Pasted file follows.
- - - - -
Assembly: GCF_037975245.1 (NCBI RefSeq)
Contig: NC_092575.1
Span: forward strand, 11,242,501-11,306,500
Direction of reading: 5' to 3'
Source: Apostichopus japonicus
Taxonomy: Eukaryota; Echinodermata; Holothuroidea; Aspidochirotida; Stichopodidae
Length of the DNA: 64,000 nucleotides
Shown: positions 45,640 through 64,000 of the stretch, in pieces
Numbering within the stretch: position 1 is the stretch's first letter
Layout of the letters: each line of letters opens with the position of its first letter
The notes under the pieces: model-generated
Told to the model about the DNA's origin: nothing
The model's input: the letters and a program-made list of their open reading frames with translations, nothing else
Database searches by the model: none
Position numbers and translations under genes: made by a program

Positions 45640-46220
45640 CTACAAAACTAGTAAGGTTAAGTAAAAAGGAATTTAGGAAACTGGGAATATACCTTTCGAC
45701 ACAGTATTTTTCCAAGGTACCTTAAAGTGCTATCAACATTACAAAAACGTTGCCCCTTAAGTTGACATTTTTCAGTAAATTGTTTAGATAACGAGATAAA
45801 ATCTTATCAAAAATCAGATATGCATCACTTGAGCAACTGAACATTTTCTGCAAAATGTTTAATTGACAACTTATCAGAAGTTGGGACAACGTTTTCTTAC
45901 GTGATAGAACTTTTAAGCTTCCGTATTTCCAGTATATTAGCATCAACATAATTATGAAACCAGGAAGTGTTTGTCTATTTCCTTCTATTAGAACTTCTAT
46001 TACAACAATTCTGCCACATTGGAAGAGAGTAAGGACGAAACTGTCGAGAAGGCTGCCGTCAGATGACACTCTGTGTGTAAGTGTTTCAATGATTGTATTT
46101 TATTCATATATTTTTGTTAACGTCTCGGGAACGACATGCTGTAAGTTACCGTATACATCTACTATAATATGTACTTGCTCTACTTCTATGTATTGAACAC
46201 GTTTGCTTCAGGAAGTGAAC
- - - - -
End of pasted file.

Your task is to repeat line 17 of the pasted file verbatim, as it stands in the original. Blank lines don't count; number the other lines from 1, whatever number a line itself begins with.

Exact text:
45640 CTACAAAACTAGTAAGGTTAAGTAAAAAGGAATTTAGGAAACTGGGAATATACCTTTCGAC